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Getting There Greener

Figure 3. Effect of Seat Class on Carbon Footprint Solo Traveler Flying 2,000 Miles

First Class

Coach

0

200

400

600

800

1,000

1,200

1,400

1,600

Total CO2 Emissions (Pounds) Source: See Appendix B for seat calculation estimates, and for information from the Federal Aviation Administration on aircraft emissions. Note: The figure assumes a nonstop flight on an average wide-body jet, and an occupancy rate of 80 percent—the 2007 industry average.

Class Matters—Save Money and Save Carbon Flying in coach instead of first class is one way to curb your vacation carbon footprint. That is because first-class seats (and coach seats with more legroom, sometimes known as economy-plus) take up more space, reducing the number of passengers that a flight can carry.18 On domestic flights, a traveler in a typical first-class seat is responsible for twice as much carbon as someone in coach (Figure 3). On international flights, even higher carbon penalties for seating other than coach are likely, depending on how the airline configures the plane. The more expansive the layout—fully reclining first-class seats that convert into beds, the addition of business class, and extra space for flight attendants serving multiple classes—the fewer the passengers who can fit on the plane, translating into more emissions per seat.

Don’t Stop It takes a lot of fuel to propel a 65-ton jet 30,000 feet into the air, as well as to safely land it and bring it to a stop. Takeoff, landing, and ground operations produce sizable carbon emissions—as much as 10,000 pounds per plane for a wide-body jet—especially on shorter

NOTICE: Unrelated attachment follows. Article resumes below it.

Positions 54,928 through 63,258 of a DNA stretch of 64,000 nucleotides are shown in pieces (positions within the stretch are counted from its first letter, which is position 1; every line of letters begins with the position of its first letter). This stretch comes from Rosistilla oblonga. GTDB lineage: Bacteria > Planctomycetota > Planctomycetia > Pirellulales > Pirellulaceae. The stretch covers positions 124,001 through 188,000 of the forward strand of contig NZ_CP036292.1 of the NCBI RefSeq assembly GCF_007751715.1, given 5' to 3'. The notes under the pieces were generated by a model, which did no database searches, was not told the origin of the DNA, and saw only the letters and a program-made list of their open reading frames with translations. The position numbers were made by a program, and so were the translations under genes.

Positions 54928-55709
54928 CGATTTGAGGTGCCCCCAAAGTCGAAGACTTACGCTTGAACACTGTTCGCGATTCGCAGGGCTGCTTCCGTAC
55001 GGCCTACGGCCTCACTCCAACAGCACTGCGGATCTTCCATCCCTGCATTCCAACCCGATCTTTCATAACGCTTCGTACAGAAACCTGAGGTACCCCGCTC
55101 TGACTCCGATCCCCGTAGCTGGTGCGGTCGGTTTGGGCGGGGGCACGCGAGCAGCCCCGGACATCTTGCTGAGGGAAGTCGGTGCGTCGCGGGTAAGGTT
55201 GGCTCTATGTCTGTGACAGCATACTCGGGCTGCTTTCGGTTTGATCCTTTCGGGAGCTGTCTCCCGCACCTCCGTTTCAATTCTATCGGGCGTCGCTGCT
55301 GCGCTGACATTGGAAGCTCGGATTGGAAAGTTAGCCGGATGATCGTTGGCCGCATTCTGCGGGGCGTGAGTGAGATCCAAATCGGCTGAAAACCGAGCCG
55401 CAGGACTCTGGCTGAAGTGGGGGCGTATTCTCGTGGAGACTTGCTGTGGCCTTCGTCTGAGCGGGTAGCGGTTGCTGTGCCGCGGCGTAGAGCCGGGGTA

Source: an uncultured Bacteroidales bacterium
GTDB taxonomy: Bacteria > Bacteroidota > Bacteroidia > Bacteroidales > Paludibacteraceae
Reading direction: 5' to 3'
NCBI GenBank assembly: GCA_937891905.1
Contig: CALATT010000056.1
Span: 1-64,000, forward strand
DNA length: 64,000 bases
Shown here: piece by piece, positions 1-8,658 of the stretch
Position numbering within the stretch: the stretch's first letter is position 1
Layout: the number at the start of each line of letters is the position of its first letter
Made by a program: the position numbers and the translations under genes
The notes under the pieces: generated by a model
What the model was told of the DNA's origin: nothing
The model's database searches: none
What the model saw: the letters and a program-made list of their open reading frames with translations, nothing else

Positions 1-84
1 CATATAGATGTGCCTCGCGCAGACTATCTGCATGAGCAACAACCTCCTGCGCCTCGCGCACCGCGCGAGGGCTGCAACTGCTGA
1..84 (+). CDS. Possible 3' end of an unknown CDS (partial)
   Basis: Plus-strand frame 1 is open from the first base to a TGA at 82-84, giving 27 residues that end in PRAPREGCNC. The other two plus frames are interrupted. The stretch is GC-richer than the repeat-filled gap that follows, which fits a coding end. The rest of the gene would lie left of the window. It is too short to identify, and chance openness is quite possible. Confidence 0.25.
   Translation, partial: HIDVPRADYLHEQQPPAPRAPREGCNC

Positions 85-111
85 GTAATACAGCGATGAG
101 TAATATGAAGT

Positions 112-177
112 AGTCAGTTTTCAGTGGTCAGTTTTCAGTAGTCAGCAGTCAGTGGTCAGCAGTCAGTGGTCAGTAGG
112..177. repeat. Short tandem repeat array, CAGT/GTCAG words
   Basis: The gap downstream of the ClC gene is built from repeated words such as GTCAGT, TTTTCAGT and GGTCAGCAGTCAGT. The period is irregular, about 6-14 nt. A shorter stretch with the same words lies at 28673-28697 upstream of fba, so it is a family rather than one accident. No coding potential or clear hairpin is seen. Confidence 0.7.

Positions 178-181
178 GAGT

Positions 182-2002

trips, where those operations account for a larger share of total emissions. Because connecting flights require two or more cycles of takeoff, landing, and ground operations, your carbon footprint is smaller when you choose a nonstop flight. For example, as illustrated in Figure 4, you can cut roughly 20 percent of your carbon emissions by flying nonstop from Chicago to Los Angeles—a 2,000-mile trip—rather than taking connecting flights. That percentage will rise or fall depending on the length of the trip, as takeoff, landing, and “ground ops” account for a smaller fraction of emissions from a longer trip. For example, you can shave nearly 35 percent of the carbon off a 1,000-mile trip from New York City to Orlando by flying nonstop, but just about 10 percent off a 3,000mile trip from San Francisco to Boston. When families travel longer distances by air, it may make sense to drive up to 90 miles or even more to avoid connecting flights. As illustrated in Figure 5, a family can plan a trip that produces 25 percent less carbon by driving to a distant airport to fly nonstop, rather than making a single connection from a local airport. In this example, if the family avoids making two connections, they can reduce their carbon emissions by 35 percent.

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Getting There Greener - Travel Report  

While the idea of "green" vacations has attracted recent attention, most information focuses on what to do when you get to your destination,...

Getting There Greener - Travel Report  

While the idea of "green" vacations has attracted recent attention, most information focuses on what to do when you get to your destination,...

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